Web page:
How to Level a Sloping Floor


Numerous events that take place in a home may cause floors that were once even to develop slopes. When the foundation of a house settles, floors may be pulled down slightly on one side of a room, dropped items may cause dents in the floor’s surface creating small areas of slope, and the improper installation of the floor may result in a slope. If you have a sloping floor in your home, you can level it using the appropriate materials for the flooring type.

Things You'll Need

  • Mop
  • Anti-grease soap
  • Leveling compound
  • Putty knife
  • Medium-grit sandpaper
  • Self-leveling compound
  • Rake
  • Hammer
  • 4-foot level
  • Joist
  • Circular saw
  • Liquid nails
  • Blocks or bricks

Cement or Concrete

  • Mop the floor with clear water to remove dust and dirt. If the floor surface has greasy spots, use an anti-grease soap with the water to pull up the grease. Allow the floor to dry completely.

  • Apply standard leveling compound, also known as concrete patch, to slopes that create only small dips of a four to five inches or less. Use a putty knife and remove extra leveling compound from the floor by scraping the knife edge across the surface. Sand the compound down once it dries to make sure it sits level and clean the floor again with a wet mop.

  • Pour a bucket of self-leveling compound over the floor surface in the area of the slope if many dips appear in the floor or if the slope is extreme. Use a rake to drag the self-leveling compound across the floor’s surface to spread it somewhat evenly. Allow the self-leveling compound to settle for the time the packaging recommends and it automatically levels out on the floor.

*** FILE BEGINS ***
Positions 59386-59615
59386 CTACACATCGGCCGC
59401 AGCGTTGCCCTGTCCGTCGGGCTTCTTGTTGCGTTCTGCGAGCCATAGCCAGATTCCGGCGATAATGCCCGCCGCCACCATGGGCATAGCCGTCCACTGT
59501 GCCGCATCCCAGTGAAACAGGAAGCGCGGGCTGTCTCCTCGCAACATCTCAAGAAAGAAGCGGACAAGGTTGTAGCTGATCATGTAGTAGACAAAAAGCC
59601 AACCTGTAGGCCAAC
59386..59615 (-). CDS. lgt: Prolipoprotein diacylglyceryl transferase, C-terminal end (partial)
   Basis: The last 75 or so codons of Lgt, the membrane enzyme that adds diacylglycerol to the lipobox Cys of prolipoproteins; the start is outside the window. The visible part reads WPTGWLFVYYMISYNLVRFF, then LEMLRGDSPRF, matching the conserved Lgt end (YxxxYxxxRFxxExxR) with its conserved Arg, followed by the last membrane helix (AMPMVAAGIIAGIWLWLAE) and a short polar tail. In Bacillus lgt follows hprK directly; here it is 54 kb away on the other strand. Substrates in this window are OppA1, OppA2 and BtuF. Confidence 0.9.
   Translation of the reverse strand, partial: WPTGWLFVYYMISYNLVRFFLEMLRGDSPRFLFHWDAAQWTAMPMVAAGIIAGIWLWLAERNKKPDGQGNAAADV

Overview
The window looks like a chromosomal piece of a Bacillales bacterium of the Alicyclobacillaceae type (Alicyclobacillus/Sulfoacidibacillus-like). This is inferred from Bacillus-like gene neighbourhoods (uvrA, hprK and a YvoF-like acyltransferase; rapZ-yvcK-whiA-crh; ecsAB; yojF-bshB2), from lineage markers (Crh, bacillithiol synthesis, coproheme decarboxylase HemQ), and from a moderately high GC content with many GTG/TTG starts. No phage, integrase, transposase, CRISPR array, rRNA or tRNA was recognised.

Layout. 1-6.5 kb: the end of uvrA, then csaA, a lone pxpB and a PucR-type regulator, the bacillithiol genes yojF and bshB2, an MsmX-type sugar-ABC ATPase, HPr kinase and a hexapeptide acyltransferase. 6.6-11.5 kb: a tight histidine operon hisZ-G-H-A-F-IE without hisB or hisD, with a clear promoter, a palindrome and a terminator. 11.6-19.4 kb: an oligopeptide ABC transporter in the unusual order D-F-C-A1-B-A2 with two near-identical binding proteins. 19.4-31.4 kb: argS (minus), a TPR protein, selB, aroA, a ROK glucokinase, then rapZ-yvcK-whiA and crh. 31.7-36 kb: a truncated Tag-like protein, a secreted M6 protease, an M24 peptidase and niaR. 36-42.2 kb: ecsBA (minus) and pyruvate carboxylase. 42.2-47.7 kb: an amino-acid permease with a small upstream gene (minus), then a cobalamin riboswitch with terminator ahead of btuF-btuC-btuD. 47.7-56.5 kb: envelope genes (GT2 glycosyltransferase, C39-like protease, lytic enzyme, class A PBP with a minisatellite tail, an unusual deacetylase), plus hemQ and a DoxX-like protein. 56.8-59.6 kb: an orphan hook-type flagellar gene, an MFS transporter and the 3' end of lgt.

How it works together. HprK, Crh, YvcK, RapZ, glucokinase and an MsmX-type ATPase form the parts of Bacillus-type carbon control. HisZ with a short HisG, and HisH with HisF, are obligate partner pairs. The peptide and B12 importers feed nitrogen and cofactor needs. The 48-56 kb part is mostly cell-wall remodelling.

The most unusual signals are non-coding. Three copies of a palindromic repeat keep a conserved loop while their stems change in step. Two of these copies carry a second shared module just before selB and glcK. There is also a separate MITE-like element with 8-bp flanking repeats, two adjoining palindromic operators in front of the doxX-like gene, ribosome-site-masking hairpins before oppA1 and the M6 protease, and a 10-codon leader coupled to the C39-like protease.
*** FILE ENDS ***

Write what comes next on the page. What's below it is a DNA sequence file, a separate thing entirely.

• Use a hammer to pull out the nails in the the floorboards of a sloping floor made out of wood. Remove the floorboards in the areas where the sloping occurs.

  • Lay a 4-foot level along the joist beneath the floorboard in the area where the floor slopes to determine where the slope occurs on the joist. If the joist lies mostly level, but one area of the joist sits higher than the rest, sand that area of the joist down a little bit at a time, stopping to check the joist regularly with the level, until the joist sits flat.

  • Cut a wood strip to add to the top of the joist if the majority of the joist sits level, but one section of the joists dips down to create the slope. Use a block of wood the same height and width as the original joist and set the block of wood right next to the joist. The new joist should sit slightly higher than the old joist in the area of the slope.

  • Trace along the slope of the old joist to draw a guideline onto the new joist. Cut along this line on the joist with a circular saw to create the angled wood strip for the joist.

  • Attach the wood strip to the joist with liquid nails, placing bricks or blocks on top of the new piece of wood to hold it down on top of the strip. Leave the joist to dry for the time recommended on the adhesive packaging. Remove the bricks or blocks and nails the floorboards back into place on the repaired joists.

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